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Neuroborreliosis: Pathogenesis, Symptoms, Diagnosis, and Treatment

  • Authors: Tobias A. Rupprecht, MD; Volker Fingerle, MD
  • CME Released: 3/7/2011
  • Valid for credit through: 3/7/2012
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Target Audience and Goal Statement

This activity is intended for primary care clinicians, infectious disease physicians, neurologists, and other health professionals caring for patients with Lyme disease.

The goal of this activity is to describe the pathogenesis, symptoms, diagnosis, and management of neuroborreliosis, based on a review.

Upon completion of this activity, participants will be able to:

  1. Describe the epidemiology and pathogenesis of Lyme neuroborelliosis (LNB)
  2. Describe the characteristic symptoms and diagnosis of LNB
  3. Describe the treatment and management of LNB


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  • Tobias A. Rupprecht, MD

    Abteilung für Neurologie, AmperKliniken AG Dachau, Dachau, Germany


    Disclosure: Tobias A. Rupprecht, MD, disclosed the following relevant financial relationships:
    Served as a consultant for: Genzyme Corporation; Mikrogen; Virotech

  • Volker Fingerle, MD

    National Reference Centre for Borrelia, LGL Oberschleißheim, Germany


    Disclosure: Volker Fingerle, MD, has disclosed no relevant financial relationships.


  • Elisa Manzotti

    Editorial Director, Future Science Group, London, United Kingdom


    Disclosure: Elisa Manzotti has disclosed no relevant financial relationships.

CME Author(s)

  • Laurie Barclay, MD

    Freelance writer and reviewer, Medscape, LLC


    Disclosure: Laurie Barclay, MD, has disclosed no relevant financial relationships.

CME Reviewer(s)

  • Nafeez Zawahir, MD

    CME Clinical Director, Medscape, LLC


    Disclosure: Nafeez Zawahir, MD, has disclosed no relevant financial relationships.

  • Sarah Fleischman

    CME Program Manager, Medscape, LLC


    Disclosure: Sarah Fleischman has disclosed no relevant financial relationships.

Accreditation Statements

    For Physicians

  • This activity has been planned and implemented in accordance with the Essential Areas and policies of the Accreditation Council for Continuing Medical Education through the joint sponsorship of Medscape, LLC and Future Medicine Ltd. Medscape, LLC is accredited by the ACCME to provide continuing medical education for physicians.

    Medscape, LLC designates this Journal-based CME activity for a maximum of 1.00 AMA PRA Category 1 Credit(s)™ . Physicians should claim only the credit commensurate with the extent of their participation in the activity.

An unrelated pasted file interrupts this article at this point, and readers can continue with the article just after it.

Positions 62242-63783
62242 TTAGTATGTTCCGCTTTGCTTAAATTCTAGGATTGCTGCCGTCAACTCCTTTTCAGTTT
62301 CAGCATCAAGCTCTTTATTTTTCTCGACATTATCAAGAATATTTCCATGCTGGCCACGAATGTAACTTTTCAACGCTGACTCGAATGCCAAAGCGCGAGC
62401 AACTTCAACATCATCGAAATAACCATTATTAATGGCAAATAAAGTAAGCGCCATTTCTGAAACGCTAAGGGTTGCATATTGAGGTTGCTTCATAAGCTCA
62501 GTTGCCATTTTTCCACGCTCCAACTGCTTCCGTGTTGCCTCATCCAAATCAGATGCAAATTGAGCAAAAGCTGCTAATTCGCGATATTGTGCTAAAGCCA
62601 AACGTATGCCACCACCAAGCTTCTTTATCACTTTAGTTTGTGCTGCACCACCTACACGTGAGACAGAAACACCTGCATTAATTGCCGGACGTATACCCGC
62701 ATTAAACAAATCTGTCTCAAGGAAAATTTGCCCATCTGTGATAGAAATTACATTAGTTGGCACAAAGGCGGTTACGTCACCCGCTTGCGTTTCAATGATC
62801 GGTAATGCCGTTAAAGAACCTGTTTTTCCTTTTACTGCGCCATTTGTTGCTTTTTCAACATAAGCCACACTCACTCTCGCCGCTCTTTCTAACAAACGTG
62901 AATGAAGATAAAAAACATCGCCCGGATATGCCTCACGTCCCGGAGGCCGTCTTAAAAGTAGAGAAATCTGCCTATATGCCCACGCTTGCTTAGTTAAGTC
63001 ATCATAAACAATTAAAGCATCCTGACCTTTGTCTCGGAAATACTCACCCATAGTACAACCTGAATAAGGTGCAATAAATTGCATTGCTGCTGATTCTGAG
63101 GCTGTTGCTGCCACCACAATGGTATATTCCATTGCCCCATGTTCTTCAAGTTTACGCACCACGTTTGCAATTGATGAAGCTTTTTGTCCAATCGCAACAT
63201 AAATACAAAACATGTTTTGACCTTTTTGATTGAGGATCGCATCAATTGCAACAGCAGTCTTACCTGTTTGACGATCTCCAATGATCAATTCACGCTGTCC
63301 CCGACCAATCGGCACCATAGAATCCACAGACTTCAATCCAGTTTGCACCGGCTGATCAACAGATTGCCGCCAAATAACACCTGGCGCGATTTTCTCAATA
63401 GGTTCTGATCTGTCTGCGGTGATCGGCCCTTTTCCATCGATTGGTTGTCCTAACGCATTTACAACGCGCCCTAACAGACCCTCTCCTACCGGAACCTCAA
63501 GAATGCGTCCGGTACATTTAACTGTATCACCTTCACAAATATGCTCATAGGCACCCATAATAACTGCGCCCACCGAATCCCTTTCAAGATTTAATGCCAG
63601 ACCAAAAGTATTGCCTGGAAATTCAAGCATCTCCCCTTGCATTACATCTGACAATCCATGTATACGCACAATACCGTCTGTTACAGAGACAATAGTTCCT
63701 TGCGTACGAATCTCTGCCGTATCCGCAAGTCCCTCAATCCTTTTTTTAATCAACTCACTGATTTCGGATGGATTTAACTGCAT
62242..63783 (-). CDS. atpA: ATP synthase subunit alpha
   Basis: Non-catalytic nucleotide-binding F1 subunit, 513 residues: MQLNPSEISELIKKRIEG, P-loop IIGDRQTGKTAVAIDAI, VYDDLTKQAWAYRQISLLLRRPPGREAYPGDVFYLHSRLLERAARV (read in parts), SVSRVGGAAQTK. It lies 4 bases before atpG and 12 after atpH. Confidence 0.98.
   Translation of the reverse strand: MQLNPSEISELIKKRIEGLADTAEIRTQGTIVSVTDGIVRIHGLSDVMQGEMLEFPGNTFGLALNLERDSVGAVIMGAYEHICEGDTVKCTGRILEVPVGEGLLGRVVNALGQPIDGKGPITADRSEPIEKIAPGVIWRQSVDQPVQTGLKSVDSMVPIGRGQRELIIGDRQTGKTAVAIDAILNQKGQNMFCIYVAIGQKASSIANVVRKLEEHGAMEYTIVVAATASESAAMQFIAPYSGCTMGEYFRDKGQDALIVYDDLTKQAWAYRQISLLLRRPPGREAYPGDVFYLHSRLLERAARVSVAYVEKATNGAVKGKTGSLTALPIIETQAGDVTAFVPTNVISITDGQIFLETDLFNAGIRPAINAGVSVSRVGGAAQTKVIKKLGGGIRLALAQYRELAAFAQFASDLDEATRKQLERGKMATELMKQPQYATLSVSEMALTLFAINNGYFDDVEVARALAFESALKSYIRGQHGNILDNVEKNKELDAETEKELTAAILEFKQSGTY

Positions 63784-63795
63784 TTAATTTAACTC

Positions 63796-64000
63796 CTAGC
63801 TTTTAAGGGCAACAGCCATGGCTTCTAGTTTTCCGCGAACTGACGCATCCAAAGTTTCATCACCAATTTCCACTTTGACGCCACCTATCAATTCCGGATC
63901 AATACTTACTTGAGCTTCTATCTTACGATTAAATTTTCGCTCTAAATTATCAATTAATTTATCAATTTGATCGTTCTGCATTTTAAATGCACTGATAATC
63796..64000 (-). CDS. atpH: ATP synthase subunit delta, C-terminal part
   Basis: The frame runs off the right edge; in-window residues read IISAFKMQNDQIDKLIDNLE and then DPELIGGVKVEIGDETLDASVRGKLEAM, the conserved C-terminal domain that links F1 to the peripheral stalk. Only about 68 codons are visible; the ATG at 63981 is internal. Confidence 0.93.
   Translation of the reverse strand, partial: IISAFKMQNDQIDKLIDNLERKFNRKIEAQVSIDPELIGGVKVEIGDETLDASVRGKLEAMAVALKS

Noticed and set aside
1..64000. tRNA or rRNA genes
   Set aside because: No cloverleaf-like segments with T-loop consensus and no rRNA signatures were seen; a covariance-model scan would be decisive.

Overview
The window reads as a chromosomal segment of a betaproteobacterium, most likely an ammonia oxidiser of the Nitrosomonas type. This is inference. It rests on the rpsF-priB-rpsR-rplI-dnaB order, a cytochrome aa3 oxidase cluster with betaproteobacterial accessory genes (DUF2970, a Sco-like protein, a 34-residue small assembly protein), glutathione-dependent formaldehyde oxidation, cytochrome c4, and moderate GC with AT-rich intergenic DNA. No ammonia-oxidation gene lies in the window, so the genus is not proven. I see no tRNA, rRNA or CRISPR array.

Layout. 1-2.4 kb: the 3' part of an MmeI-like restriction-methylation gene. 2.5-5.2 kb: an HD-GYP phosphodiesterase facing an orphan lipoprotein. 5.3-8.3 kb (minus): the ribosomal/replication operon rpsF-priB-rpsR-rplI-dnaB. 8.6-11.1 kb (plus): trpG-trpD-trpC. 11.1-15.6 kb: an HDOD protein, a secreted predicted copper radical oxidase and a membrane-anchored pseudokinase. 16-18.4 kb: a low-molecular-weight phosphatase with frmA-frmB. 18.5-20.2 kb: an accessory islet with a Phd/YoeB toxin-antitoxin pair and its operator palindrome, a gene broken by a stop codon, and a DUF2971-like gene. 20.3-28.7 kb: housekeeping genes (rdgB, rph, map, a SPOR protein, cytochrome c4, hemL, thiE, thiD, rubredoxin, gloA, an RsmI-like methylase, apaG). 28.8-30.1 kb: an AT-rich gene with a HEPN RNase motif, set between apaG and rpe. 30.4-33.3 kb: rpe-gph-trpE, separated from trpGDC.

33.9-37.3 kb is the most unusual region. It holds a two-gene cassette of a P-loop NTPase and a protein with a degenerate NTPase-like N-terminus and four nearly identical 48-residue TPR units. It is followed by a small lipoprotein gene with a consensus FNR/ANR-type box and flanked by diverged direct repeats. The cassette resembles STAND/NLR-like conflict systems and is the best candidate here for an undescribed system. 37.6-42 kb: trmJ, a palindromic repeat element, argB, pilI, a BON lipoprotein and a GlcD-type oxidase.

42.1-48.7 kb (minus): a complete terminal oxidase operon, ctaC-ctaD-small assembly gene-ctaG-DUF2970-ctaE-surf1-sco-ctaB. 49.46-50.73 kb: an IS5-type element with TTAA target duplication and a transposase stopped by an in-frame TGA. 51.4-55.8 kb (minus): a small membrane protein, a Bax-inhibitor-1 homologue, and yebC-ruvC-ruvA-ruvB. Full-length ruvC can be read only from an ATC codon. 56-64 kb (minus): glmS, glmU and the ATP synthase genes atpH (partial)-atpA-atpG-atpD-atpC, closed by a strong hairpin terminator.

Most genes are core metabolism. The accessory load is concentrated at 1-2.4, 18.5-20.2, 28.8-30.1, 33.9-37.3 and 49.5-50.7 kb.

Medscape, LLC staff have disclosed that they have no relevant financial relationships.

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Neuroborreliosis: Pathogenesis, Symptoms, Diagnosis, and Treatment: Executive Summary


Executive Summary


  • The incidence of Lyme borreliosis varies between regions and was 111/100,000 per year in a population-based study from Germany.
  • The probability of infection after a tick bite depends mainly on the rate of infected ticks, the borrelial species and the duration of feeding.
  • The CNS is the most frequent destination of dissemination, but Lyme neuroborreliosis (LNB) accounts for only approximately 3–11% of Lyme borreliosis cases in Europe.


  • Borrelia burgdorferi possesses several mechanisms of immune evasion, especially antigenic variation, inactivation of the host immune system and hiding in protective niches of the host.
  • Invasion of the CNS appears to vary between the USA (mainly hematogenous spread) and Europe (along structures such as the peripheral nerves).
  • CXCL13 appears to play a key role in the B-cell-dominated immune response in the cerebrospinal fluid in LNB.
  • The neuronal dysfunction is either the result of a direct process (cytotoxicity of B. burgdorferi) or indirectly (e.g., through lipoproteins, inflammatory bystander reactions or autoimmune phenomena).


  • The clinical picture of acute LNB is well defined and encompasses meningoradiculitis, cranial neuritis, focal neurological deficits and/or meningitis in the majority of cases.
  • Chronic neuroborreliosis is a rare disease with both clinical and laboratory objective findings.
  • Post-Lyme disease is a poorly defined syndrome as yet, which applies to treated patients with persisting (mostly subjective) symptoms but without evidence of an ongoing infection.


  • According to the existing guidelines, a typical clinical picture in combination with inflammatory cerebrospinal fluid changes and an intrathecal production of B. burgdorferi-specific antibodies is required for a definite diagnosis of LNB.
  • CXCL13 appears to be a promising marker for the diagnosis of early cases with negative antibody index, for activity of disease and as a therapy marker.
  • Owing to the lack of adequate studies, the lymphocyte transformation test and CD57+ cell counts cannot be recommended for the diagnosis of acute or chronic LNB.


  • Oral doxycycline and intravenous β-lactam antibiotics appear to be equally effective.
  • There is no evidence that antibiotic treatment beyond 21–28 days is more effective, especially in the prevention of persisting symptoms.